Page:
Monday, 15 August 2011

Riots should not end civil liberties...

The political reaction to the riots of last week has not been good.  There are many things I could comment on however the one that stood out for me was the call for social networks to be blocked in an attempt to stop the flow of information in order to make the rioters less organised.

This to me is a ridiculously dangerous road to start down.  It will then be all to easy for them to justify blocking such tools just because there is the prospect of violence/criminality.  It is totally illiberal and in my view also vastly misguided.

Twitter, Facebook and people using their blackberry's may have helped spread the violence but in my mind as big a cause was the media.  Their coverage showing people getting away with basic theft gave copiers in other cities the incentive to do the same.  They were also basically advertising exactly where any trouble was if people did want to go and get involved..  At the same time social networks were being used to help keep others informed, some police authorities were using it to dispel rumours.  It allowed for communication between those adversely effected by the violence as well as those causing it.  If you start restricting people's ability to communicate then the next stage is to temporarily block mobile phone signals, which could cause real problems for people adversely caught up in it who need medical attention or nearby and suffer something completely unrelated.  Innocent people rely on these tools, to stop them would be a terrible mistake.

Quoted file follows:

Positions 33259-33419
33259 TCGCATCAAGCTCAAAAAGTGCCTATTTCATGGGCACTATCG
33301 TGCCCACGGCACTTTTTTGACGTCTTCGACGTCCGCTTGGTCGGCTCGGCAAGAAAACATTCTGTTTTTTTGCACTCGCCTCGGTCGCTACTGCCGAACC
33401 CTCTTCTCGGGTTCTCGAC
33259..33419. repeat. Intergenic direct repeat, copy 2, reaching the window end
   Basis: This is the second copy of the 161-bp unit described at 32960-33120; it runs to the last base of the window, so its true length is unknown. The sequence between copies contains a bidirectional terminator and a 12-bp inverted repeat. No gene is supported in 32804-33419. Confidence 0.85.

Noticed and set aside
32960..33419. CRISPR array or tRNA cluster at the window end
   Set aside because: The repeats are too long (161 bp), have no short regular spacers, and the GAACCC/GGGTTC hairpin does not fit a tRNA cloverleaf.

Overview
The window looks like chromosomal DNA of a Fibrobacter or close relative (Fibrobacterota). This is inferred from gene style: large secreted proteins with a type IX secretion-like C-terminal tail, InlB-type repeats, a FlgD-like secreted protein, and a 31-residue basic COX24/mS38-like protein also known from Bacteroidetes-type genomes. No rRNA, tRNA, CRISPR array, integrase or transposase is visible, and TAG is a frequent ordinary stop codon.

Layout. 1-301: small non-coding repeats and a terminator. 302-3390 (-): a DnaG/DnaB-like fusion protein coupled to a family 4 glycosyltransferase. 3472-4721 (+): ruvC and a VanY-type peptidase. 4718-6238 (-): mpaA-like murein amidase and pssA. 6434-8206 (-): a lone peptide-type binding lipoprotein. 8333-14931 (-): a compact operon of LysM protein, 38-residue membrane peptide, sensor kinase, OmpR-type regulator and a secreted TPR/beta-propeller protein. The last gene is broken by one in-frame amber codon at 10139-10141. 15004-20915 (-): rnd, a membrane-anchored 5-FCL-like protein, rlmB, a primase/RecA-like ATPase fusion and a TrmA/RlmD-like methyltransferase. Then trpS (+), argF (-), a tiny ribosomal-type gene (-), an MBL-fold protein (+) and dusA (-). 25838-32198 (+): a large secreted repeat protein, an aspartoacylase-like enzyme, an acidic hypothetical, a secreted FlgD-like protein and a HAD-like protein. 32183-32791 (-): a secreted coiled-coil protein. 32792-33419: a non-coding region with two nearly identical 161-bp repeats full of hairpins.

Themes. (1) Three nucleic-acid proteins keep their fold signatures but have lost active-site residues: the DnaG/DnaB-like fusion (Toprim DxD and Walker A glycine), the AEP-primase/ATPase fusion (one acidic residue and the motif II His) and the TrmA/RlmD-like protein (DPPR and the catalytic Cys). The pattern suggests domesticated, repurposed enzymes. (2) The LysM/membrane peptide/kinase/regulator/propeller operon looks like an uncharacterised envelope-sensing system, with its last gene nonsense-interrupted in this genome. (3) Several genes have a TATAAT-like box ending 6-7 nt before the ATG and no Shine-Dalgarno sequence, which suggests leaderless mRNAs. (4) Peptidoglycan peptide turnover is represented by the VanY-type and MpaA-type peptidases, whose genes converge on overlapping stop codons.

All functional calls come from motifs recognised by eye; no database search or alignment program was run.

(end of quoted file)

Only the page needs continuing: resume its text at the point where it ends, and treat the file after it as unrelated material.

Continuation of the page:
Surely communicating in an open and public domain makes it easier for the perpetrators to be caught.  It might be easy for them to use to stir up trouble but it's not as private as a personal message or a phone call which, lets face it, would probably have been used instead otherwise.  

People from all over the political spectrum were quick to condemn Egypt earlier this year when there were rumours about them restricting the ability of their citizens to communicate during the protests.  To only back freedom of communication when you agree with the cause is hypocritical and puts you as no better than those you were speaking out against. 

Good blogs on this subject have been one by Caron Lindsay and Julian Huppert (MP) - one of the few to make sensible points in the discussions.

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